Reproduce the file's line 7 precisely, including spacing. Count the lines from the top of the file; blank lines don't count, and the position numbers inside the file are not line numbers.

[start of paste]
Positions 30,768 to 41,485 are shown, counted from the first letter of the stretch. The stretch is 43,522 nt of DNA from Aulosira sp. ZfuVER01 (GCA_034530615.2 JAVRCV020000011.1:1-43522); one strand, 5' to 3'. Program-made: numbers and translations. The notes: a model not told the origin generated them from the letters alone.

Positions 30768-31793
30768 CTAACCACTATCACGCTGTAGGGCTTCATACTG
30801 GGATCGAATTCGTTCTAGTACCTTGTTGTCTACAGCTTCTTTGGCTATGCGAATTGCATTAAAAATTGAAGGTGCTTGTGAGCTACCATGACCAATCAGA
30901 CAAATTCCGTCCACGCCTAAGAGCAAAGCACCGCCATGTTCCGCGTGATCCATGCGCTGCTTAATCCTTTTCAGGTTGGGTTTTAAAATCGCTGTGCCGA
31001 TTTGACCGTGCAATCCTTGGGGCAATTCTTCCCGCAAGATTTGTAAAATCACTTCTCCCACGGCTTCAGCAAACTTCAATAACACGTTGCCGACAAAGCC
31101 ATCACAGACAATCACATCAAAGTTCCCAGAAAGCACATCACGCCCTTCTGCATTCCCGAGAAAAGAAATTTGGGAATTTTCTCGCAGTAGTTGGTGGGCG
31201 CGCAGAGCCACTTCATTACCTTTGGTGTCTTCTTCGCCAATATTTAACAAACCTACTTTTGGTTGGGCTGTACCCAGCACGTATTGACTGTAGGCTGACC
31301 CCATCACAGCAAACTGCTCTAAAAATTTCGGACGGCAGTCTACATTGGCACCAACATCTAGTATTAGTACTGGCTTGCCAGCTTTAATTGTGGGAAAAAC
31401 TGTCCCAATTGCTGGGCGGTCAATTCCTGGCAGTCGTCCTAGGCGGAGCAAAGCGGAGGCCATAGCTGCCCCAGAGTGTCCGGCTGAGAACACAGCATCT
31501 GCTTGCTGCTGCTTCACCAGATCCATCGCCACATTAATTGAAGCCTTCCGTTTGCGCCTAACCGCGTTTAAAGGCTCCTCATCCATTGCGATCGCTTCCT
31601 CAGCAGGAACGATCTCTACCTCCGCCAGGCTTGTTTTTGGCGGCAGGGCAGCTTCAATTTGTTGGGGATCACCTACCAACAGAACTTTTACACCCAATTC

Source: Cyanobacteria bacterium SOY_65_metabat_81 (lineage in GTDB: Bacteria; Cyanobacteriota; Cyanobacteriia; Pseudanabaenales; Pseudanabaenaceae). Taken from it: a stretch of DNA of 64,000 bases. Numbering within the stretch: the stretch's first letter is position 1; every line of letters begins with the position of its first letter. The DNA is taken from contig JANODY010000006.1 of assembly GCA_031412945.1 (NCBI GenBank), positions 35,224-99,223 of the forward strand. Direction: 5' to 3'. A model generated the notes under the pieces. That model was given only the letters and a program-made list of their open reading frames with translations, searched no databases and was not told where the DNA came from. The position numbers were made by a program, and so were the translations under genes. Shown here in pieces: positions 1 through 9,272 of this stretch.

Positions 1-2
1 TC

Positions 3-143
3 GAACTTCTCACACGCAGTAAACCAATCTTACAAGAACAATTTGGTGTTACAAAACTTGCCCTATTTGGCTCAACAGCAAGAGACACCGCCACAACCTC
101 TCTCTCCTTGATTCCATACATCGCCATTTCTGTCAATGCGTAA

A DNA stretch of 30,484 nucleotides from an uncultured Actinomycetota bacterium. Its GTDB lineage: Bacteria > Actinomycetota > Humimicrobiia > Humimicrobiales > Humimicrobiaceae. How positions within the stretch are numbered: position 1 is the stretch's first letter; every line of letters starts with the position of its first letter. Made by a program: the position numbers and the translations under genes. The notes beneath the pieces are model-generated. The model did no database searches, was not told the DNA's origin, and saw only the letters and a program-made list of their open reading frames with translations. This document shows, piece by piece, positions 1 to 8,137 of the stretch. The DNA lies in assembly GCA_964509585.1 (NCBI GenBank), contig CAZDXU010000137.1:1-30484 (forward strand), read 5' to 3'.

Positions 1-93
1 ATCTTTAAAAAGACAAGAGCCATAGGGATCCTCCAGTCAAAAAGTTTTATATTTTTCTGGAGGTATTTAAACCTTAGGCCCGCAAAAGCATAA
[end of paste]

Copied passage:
31101 ATCACAGACAATCACATCAAAGTTCCCAGAAAGCACATCACGCCCTTCTGCATTCCCGAGAAAAGAAATTTGGGAATTTTCTCGCAGTAGTTGGTGGGCG